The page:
Looking for downsizing?
What is downsizing?
While the term downsizing has historically been associated with Australians moving into a smaller home, it’s actually a whole lot more than this.
Downsizing is in fact about gaining freedom.
This may include the freedom of being more financially independent, or could include the freedom to finally enjoy the home you’ve always wanted or an area you’ve always liked.
Downsizing typically involves Australians moving out of the family home - often after the children have left - and moving to a new home which suits their stage in life. Around one out of four Australians over the age of 55 have downsized.
This guide helps explain many of the advantages of downsizing, along with the types of downsizing-friendly homes that are available and the financial incentives on offer.
As this guide shows, and despite what you may see in some media commentary, there is a no ‘one size fits all’ downsizing method.
Just as there’s huge diversity in the backgrounds, outlooks and motivations of Australians over 50, there are also a wide range of downsizing options on offer.
Why do people downsize?
There are so many benefits of downsizing, it is hard to list them all.
Research shows that the main reason why people downsize is to move to a more manageable home, which doesn’t require as much maintenance and attention and suits their stage of life.
This typically involves people moving to a smaller-sized dwelling, with less or no yard space, so they don’t have to spend as much time looking after their home.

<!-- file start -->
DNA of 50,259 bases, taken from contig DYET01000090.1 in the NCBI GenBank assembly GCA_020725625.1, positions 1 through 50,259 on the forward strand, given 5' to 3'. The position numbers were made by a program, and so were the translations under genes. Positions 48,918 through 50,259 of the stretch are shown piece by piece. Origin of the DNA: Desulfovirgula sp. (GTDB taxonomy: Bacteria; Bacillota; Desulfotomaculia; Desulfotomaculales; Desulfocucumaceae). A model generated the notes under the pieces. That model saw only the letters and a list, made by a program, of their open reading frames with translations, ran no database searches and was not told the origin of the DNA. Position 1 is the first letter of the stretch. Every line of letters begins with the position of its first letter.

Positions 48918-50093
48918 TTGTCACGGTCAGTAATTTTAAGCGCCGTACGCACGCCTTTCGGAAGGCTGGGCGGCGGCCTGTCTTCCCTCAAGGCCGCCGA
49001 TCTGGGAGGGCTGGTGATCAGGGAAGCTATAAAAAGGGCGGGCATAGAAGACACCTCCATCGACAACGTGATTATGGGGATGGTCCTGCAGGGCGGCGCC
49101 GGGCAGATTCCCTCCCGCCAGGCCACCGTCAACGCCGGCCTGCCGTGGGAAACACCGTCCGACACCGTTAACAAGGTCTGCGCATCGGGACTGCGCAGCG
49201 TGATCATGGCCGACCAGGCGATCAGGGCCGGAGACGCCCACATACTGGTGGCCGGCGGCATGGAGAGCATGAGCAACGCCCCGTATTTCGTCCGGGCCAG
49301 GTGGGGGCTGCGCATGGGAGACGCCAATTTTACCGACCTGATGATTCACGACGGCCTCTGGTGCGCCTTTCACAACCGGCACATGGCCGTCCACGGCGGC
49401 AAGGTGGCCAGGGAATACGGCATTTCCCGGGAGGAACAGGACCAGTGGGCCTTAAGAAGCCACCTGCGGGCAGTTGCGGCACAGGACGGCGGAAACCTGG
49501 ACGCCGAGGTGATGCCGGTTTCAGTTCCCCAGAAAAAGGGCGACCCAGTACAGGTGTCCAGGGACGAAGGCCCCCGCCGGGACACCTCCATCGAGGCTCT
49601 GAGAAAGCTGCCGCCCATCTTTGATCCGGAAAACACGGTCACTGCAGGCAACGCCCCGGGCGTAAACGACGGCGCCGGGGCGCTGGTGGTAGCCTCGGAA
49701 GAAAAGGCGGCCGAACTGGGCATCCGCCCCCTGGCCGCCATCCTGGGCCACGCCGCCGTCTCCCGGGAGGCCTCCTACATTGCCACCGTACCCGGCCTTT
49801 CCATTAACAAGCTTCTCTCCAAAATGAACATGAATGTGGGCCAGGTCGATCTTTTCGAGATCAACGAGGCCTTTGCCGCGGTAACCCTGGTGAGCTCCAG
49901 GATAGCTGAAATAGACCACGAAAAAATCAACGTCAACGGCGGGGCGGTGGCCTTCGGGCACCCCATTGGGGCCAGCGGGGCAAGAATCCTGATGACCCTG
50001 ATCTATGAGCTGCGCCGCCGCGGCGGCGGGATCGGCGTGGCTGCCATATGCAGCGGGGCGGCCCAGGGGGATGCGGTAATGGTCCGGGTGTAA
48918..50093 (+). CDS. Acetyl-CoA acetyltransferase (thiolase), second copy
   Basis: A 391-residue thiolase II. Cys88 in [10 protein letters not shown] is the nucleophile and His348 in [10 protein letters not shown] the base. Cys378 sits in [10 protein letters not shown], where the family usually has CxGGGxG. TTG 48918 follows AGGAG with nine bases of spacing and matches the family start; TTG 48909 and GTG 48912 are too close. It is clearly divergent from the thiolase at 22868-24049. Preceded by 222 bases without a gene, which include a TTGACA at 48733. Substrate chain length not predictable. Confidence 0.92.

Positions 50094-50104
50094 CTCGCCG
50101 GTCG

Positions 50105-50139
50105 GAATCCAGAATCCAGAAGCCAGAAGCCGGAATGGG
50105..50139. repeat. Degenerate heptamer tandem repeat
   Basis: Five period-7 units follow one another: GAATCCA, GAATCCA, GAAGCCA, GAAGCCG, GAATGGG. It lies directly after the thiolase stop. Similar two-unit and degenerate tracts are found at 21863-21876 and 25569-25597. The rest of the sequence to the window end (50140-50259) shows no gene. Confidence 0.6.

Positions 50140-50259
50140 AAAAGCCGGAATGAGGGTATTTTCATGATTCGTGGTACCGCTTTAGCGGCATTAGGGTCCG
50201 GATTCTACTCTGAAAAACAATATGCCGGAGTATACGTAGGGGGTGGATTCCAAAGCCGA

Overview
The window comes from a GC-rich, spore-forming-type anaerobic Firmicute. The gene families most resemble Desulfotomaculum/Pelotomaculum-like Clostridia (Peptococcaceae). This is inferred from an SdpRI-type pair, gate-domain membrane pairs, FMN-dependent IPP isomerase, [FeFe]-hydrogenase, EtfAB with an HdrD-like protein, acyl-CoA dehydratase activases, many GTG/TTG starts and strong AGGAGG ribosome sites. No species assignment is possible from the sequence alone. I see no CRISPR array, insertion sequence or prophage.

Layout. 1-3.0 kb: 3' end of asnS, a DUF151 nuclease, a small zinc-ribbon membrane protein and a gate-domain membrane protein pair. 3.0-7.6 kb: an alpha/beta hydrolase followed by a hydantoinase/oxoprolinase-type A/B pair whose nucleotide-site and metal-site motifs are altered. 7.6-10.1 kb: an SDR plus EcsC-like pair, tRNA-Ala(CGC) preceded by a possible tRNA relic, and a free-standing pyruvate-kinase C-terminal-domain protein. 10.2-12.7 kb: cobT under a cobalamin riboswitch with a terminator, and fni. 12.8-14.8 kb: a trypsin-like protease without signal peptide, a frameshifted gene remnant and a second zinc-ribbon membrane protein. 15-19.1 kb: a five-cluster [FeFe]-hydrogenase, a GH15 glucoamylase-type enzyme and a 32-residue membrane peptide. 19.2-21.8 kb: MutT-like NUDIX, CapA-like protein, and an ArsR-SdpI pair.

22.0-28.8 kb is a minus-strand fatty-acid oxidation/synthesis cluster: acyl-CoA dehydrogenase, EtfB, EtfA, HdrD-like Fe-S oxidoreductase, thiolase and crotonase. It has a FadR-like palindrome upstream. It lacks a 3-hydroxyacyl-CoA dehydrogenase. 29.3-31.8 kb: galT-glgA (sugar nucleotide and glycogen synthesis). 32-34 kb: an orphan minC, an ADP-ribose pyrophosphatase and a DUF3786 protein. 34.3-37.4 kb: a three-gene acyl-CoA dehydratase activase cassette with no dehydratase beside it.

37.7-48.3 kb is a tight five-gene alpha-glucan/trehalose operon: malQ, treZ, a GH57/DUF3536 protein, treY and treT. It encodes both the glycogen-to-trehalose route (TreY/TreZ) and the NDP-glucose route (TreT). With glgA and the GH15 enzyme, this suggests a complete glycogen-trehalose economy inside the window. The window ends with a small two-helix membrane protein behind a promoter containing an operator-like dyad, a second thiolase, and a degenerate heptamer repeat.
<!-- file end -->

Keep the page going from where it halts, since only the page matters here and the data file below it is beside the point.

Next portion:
It can also mean moving to a new home, which requires less upkeep compared to an existing home, or a community which provides maintenance services.
However, while some downsizers move to a dwelling with less bedrooms than previously - given their children have left home - they may choose to keep or even increase their amount of entertaining and living space.
For this reason, downsizing is often known as ‘right-sizing’.
As mentioned above, downsizing also allows Australians to move to a new location, so they can be closer to what’s important to them and improve their lifestyle.
Research has shown that downsizers often decide to move so they can be close to health services, shops, friends or family, or public transport.
Others are keen to enjoy a new stage of their life by moving to a different climate or close to great natural or urban features.
Many downsizers decide to move into specific downsizing communities which provide great communal facilities and activities, including cafes, bars, gyms and pools, while others prefer moving into homes outside of a community. We discuss these options further below.
Australians also often downsize so they can move into a home which is more accessible.
This may include a home which has no or fewer stairs, along with design features to avoid trips and falls, such as hobless showers and grab rails in bathrooms.
Another important benefit of downsizing is that it allows Australians to improve their financial independence, by selling the family home and moving into a less expensive home.
Downsizing for financial gain is typically a higher priority for younger downsizers (such as those in their 50s and 60s), given that - compared to older generations - they are more likely to be entering retirement with debt and also need to wait longer to access the pension.